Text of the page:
Judge rejects appeal based on tampering Murder conviction upheld after allegation that tape was altered


A Howard County circuit judge has upheld a 1988 Carroll County murder conviction, saying allegations that prosecutors tampered with a taped confession are unfounded.

Judge Diane O. Leasure, in a 72-page written decision, rejected arguments that convicted murderer Brian Richard Jordan received ineffective counsel at his trial and that tape recordings of his confession had been altered.

"There was no evidence to support claims that the State intentionally and deliberately misrepresented the integrity of the tapes," Leasure wrote.

Jordan and Brian Tracy of Taylorsville were convicted in 1988 of the Nov. 22, 1987, killing of Richard Purman, a South Carroll High student.

Both defendants, who were 16 at the time, were sentenced to two consecutive life terms plus 20 years. The courts took 20 years off Jordan's sentence and 10 years off Tracy's, after appeals.

Jordan's sentence was further reduced to one life term in May 1994 by a panel of three Anne Arundel County judges. They said the original sentence should be modified because of Jordan's age at the time of the crime and because Tracy pulled the trigger.

Roland Walker, a Baltimore lawyer representing Jordan, said yesterday that he had not studied Leasure's decision, but would meet with his client's family Saturday to discuss whether an appeal would be filed.

Prosecutor Theresa M. Adams said yesterday that allegations of the tape recording being erased to cover up evidence of police threatening Jordan were "outrageous." Jordan's conviction could have been dismissed if those allegations were upheld, she said.

The charges of tampering had been aimed at former State's Attorney Thomas E. Hickman. Adams and State's Attorney Jerry F. Barnes said they were pleased that Leasure's decision exonerated Hickman.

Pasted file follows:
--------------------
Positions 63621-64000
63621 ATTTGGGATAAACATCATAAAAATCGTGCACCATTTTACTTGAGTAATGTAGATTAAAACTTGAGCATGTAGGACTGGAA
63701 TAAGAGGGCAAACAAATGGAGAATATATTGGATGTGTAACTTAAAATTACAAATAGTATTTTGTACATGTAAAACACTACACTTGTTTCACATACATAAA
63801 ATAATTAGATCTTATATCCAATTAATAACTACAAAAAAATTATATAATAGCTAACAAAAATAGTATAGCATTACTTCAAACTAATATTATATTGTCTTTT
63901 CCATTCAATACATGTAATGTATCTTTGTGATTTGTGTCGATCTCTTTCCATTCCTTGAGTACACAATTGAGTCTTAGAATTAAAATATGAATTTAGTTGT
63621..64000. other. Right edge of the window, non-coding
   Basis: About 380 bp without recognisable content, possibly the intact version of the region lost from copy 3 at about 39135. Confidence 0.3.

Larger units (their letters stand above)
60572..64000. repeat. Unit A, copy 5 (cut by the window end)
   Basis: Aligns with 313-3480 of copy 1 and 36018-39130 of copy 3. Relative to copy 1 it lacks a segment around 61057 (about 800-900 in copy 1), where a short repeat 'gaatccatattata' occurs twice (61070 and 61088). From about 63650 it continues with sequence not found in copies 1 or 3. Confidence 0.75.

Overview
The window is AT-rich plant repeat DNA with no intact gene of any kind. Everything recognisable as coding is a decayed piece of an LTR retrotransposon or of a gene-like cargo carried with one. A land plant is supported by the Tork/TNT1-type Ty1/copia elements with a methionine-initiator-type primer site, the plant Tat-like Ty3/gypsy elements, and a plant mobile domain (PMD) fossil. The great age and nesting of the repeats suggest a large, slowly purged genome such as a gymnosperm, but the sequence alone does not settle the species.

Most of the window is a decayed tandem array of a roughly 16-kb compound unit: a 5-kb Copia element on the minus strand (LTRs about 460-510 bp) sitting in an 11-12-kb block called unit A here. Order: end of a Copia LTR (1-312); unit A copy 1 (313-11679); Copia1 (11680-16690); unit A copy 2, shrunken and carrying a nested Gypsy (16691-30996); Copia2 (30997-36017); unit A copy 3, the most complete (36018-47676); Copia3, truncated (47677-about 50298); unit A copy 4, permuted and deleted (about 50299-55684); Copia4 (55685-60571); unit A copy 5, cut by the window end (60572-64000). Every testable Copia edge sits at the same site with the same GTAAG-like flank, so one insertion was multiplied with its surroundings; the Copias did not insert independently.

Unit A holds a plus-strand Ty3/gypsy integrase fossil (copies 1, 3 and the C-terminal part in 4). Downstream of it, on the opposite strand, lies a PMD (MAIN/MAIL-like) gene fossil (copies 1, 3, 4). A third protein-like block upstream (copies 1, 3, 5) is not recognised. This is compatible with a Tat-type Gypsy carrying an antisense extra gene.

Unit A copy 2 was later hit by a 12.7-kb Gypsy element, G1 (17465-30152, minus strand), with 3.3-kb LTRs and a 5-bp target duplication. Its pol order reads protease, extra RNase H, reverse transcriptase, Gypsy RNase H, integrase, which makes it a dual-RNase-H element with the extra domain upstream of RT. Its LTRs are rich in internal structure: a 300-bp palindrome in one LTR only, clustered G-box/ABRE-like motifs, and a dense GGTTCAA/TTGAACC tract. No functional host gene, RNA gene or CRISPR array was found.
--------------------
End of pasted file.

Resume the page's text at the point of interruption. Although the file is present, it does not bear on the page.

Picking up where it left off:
Barnes said he was extremely happy for the victim's family.

"The family has been reliving this tragic ordeal without any true closure for 11 years," said Barnes.

Leasure also dismissed defense claims that attorney J. Barry Hughes, who represented Jordan at trial, should have had the tape recording examined by an expert to determine its authenticity.

"Jordan's defense was not prejudiced by Hughes' failure to have the tape examined by an expert," Leasure said.

Adams said that FBI experts determined the tape was the original and that nothing had been dubbed onto it. The experts also noted about 10 instances where new recording had occurred on the tape, but found that nothing significant had been erased, Leasure said.

Leasure said she found substantial evidence that the over-recording most likely occurred when the trial judge, the late Donald J. Gilmore, listened to the tapes in chambers.

Testimony during the 1988 trial revealed that Jordan, Tracy and Dawn Torres, also 16 at the time of the killing, escaped from a Sykesville shelter home after persuading Purman to give them a ride Nov. 22.

They drove to a secluded area in Taylorsville where Tracy shot Purman in the chest, intending to steal his car. But they could not start the car again, and the trio walked back to the shelter, where they were arrested.

Torres cooperated with the state's attorney's office, and her case was handled in juvenile court.

Court records show that Jordan and Tracy sought to have their sentences modified in 1991 and 1992. Neither succeeded.

About two months after Jordan sought a sentence reduction in December 1991, he was transferred from the Jessup Annex to Supermax, Maryland's toughest prison, for inciting a prison work stoppage Jan. 31, 1992.

In August 1995, Jordan was sentenced to three years in prison, consecutive to his life sentence, after pleading guilty to the attempted murder of a fellow inmate.

Leasure became involved in the case after Carroll judges chose not to hear it because they regularly work closely with the office of the state's attorney in the county.

Pub Date: 6/25/98

Copyright © 2020, The Baltimore Sun, a Baltimore Sun Media Group publication | Place an Ad